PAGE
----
Deploying on Kubernetes #5: Application Configuration

Assumptions

To read this it’s expected that you’re familiar with Docker, and have perhaps played with building docker containers. Additionally, some experience with docker-compose is perhaps useful, though not immediately related.

Necessary Background

So far we’ve been able:

  1. Create the helm chart to manage the resources
  2. Add the MySQL and Redis dependencies
  3. Create a functional unit of software … sortof.

Configuration

Applications usually require some sort of configuration to work. Though we have deployed fleet, as well as it’s dependencies MySQL and Redis there is no way that fleet knows how to connect to these services, or the authentication details required.

  • Via environment variables

Fleet

The fleet documentation indicates that it can accept configuration via files and environment variables also (as well, command line arguments, but we will not use this). This will likely be useful to us as a way to delimit secret configuration from non-secret configuration — but more on that later.

# Run via Docker as I don't need fleet locally$ docker run kolide/fleet fleet config_dump
# /dev/stdout:1-41mysql:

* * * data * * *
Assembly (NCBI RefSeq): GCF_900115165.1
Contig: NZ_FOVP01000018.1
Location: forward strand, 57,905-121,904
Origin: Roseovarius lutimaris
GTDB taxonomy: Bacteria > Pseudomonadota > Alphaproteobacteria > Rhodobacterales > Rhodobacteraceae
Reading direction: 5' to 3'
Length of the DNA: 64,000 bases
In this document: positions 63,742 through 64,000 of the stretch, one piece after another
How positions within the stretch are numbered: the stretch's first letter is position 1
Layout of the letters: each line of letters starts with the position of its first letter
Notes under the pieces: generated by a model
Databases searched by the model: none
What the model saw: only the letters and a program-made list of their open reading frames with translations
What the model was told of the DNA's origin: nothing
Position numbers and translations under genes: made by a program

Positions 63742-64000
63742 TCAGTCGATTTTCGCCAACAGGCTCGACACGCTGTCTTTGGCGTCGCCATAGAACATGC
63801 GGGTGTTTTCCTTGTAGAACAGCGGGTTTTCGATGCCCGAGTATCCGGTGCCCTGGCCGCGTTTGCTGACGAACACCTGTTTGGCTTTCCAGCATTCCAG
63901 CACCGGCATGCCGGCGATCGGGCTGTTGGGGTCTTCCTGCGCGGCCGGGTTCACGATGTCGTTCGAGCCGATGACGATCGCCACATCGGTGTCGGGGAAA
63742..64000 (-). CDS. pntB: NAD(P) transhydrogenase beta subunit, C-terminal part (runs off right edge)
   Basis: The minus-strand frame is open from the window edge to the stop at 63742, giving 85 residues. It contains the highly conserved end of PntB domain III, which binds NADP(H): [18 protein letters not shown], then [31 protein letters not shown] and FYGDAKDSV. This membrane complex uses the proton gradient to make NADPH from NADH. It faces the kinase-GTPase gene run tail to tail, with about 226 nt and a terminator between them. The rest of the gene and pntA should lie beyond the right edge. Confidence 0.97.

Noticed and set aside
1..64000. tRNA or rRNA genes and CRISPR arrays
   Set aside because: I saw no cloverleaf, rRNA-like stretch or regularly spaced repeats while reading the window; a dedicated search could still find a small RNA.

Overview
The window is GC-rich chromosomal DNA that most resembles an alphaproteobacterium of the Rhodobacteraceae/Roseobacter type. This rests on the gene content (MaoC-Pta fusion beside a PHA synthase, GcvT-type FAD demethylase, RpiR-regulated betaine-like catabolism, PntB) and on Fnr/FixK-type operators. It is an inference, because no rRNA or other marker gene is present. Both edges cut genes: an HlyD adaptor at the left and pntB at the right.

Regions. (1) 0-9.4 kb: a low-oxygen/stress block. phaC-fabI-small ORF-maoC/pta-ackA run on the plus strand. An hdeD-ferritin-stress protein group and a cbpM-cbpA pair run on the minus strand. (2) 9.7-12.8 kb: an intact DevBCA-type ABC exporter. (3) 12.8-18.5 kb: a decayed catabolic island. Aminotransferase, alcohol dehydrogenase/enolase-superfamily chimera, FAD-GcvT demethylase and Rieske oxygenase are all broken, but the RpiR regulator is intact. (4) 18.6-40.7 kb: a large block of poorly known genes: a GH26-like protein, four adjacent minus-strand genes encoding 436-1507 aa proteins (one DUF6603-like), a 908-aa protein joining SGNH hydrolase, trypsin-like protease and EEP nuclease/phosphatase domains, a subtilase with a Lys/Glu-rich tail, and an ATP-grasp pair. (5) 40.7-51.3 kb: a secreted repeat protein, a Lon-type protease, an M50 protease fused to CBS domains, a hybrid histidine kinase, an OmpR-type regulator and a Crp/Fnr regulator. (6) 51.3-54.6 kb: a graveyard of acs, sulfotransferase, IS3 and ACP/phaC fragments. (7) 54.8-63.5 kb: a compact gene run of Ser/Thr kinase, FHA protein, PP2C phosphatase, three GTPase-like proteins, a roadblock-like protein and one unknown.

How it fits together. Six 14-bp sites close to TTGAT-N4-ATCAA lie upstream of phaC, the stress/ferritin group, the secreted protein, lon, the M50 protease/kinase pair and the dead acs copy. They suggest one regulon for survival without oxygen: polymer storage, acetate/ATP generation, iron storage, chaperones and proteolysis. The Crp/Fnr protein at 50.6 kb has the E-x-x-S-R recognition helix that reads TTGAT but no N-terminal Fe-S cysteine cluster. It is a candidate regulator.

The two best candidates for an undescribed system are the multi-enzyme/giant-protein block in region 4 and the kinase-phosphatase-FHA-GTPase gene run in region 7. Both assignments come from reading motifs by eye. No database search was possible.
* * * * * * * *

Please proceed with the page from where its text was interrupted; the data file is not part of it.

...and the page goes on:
address: localhost:3306
username: kolide
password: kolide
database: kolide
tls_cert: ""
tls_key: ""
tls_ca: ""
tls_server_name: ""
tls_config: ""
redis:
address: localhost:6379
password: ""
server:
address: 0.0.0.0:8080
cert: ./tools/osquery/kolide.crt
key: ./tools/osquery/kolide.key
tls: true
tlsprofile: modern
auth:
jwt_key: ""
bcrypt_cost: 12
salt_key_size: 24
app:
token_key_size: 24
invite_token_validity_period: 120h0m0s
session:
key_size: 64
duration: 2160h0m0s
osquery:
node_key_size: 24
status_log_file: /tmp/osquery_status
result_log_file: /tmp/osquery_result
enable_log_rotation: false
label_update_interval: 1h0m0s
logging:
debug: false
json: false
disable_banner: false

ConfigMap

Earlier as part of some initial work to define the chart specification, we generated the ConfigMap object. For reference, it currently looks like this:

# templates/configmap.yaml:1-16---
apiVersion: "v1"
kind: "ConfigMap"
metadata:
labels:
app: {{ template "fleet.fullname" . }}
chart: "{{ .Chart.Name }}-{{ .Chart.Version }}"
heritage: "{{ .Release.Service }}"
release: "{{ .Release.Name }}"
name: {{ template "fleet.fullname" . }}
data:
# example.property.1: hello
# example.property.file: |-
# property.1=value-1
# property.2=value-2
# templates/configmap.yaml:11-16data:
config.yml: |-
mysql:
address: localhost:3306
# ... and so on
kubectl get configmap --output=yaml

Consuming Configuration

Unfortunately, this doesn’t itself make that configuration available to the application process.

Consuming configuration as a filesystem

As mentioned previously, Kubernetes doesn’t store configuration files specifically, but rather configuration key→value pairs. So, we need to tell it to express this key as a file, with the value as the contents of that file.

  • Configuration
  • Network Filesystems
  • Information from the Kubernetes API itself
# templates/deployment.yaml:19,44:50template:
spec:
volumes:
# The name comes from the configmap. It's also shown earlier